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How social isolation changes the brain

https://www.inverse.com/mind-body/how-social-isolation-changes-the-brain

inverse.com

How social isolation changes the brain
In healthy older people, loneliness has a pattern of stress response similar to that of people who are under chronic stress.

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Loneliness Is A Kind Of Pain

Loneliness Is A Kind Of Pain
  • Loneliness affects 19 to 43 per cent of adults who are now past 60 years of age.
  • Just as physical pain is a warning from the body telling us to take appropriate action, our feeling of being lonely and disconnected is a social pain, a signal that we need to take care of ourselves by the means of companionship.
  • Loneliness, if prolonged, is also associated with heart disease, strokes and other lifestyle diseases.

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Loneliness And Mental Health

Studies show that older adults who are lonely see a decline in their thinking abilities, which is rapid if paired with other factors like physical inactivity, anxiety, poor sleep and high blood pressure.

Prolonged social isolation is a kind of mental stress leading to various mental and physical health issues like faster ageing, dementia and cognitive decline. It has also been linked to the factors that lead to Alzheimer’s disease, like a build-up of certain toxic proteins in the brain.

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Social Activities As A Form Of Self-Care

  • The negative impact of prolonged loneliness can be curbed with maintaining high-quality relationships and social activity.
  • How we manage our feelings and relationships is important for our brain’s health.
  • Self-care is an essential component of our mental and physical health, and we have to focus our attention towards better sleep and exercise routines, healthy eating and engaging in enjoyable activities.

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SIMILAR ARTICLES & IDEAS:

A public health problem

Most people consider loneliness a personal problem to be figured out by individuals. 

However, a paper published in the American Journal of Public Health identi...

Don’t blame social media

Among the theories on why there is more loneliness today is more time online and less time in front of people. 

However, levels of in-person interactions, physical and mental wellness and life balance are more likely to predict loneliness than social media usage.

Young and lonely

Generation Z (ages 18-22) had the highest loneliness scores, followed by the millennials (ages 23-37). The Greatest Generation (adults ages 72 and older) were the least lonely.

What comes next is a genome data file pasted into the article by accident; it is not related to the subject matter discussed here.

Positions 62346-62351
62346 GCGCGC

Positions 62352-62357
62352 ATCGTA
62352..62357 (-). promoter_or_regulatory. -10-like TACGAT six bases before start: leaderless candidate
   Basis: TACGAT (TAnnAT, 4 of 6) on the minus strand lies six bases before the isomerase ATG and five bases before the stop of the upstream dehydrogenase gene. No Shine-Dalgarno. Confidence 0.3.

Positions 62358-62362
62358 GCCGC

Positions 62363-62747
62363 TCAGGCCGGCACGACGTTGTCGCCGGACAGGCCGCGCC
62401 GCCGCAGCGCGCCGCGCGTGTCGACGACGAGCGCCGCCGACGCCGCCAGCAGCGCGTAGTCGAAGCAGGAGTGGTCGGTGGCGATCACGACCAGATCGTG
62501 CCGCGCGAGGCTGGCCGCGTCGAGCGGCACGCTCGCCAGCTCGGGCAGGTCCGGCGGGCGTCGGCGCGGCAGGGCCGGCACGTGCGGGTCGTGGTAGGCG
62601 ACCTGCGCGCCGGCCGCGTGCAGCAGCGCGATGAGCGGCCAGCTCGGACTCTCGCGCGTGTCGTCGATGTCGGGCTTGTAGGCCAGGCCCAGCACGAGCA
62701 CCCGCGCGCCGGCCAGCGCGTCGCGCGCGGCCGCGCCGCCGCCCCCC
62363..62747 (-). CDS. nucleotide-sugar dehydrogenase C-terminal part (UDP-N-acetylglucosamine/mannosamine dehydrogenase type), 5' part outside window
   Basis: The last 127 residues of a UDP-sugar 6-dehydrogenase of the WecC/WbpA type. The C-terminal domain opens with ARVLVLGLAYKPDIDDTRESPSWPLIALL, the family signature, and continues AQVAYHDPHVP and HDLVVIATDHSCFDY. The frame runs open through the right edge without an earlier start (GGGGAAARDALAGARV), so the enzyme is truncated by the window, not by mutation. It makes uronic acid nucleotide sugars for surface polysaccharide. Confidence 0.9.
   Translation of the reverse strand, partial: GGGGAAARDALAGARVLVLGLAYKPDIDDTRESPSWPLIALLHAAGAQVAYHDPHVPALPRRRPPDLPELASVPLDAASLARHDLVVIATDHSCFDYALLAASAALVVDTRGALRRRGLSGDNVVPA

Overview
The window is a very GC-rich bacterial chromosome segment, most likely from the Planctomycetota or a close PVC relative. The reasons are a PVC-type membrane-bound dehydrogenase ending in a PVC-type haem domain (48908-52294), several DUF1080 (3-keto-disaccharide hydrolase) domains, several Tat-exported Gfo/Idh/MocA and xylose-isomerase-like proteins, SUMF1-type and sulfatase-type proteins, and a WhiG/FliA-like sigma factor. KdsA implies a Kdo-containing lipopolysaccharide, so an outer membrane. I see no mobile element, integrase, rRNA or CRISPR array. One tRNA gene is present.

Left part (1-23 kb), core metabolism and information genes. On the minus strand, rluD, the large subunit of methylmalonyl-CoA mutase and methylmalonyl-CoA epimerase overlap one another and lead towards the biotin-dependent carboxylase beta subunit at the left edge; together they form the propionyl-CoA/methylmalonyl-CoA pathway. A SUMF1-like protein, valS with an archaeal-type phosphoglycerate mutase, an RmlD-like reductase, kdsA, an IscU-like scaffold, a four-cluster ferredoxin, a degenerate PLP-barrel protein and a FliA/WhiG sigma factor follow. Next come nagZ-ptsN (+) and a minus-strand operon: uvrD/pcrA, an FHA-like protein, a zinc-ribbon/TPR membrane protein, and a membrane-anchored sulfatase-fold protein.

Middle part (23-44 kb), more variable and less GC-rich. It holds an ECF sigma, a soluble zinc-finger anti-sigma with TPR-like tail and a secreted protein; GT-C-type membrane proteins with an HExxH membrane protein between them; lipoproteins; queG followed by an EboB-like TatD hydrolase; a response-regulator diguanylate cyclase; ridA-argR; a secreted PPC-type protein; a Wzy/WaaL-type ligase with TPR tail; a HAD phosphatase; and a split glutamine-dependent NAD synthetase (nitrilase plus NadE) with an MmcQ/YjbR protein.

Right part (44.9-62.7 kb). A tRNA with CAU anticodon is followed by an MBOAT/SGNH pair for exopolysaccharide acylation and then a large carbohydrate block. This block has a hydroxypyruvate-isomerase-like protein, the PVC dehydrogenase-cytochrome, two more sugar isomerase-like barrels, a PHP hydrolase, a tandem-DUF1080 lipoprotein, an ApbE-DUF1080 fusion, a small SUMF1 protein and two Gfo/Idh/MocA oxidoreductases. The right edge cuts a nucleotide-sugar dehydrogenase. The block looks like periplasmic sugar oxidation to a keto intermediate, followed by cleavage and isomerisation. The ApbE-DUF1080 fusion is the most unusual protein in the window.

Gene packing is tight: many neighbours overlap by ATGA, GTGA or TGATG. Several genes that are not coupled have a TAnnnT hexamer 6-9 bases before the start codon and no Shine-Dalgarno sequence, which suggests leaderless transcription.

Lonely people are less able to pick up on positive social stimuli, like others’ attention and commitment signals, so they withdraw prematurely – in many cases before they’re actually socially isolated.

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Recognize the impact of loneliness

According to the Campaign to End Loneliness, loneliness can be a...

Work out exactly why you are lonely

The mental health charity Mind cites two main factors that can cause loneliness: 
  • someone either not having enough basic social contact or, 
  • despite being surrounded by people, not feeling understood, listened to or cared for. 
Working out which profile fits you best could give you a better idea of how to work through your feelings of loneliness.

Speak to someone

  • Talk to friends and family.
  • Join a club or socialize through hobbies or interests. It is a good way to meet new people and increase social interactions. 
  • Do voluntary work. It forges connections as well as makes you feel worthwhile.

Reducing Stress

Many styles of meditation can help reduce stress.

  • In an eight-week study, a meditation style called "mindfulness meditation" reduced the inflammation response caused by stres...

Controlling Anxiety

Less stress leads to less anxiety.

Regular meditation helps reduce anxiety and anxiety-related mental health issues like social anxiety, phobias and obsessive-compulsive behaviors.

Promoting Emotional Health

Some types of meditation can improve depression and help you maintain these benefits.

  • Two studies of mindfulness meditation found decreased depression in over 4,600 adults.
  • One study found that participants experienced a long-term decrease in depression.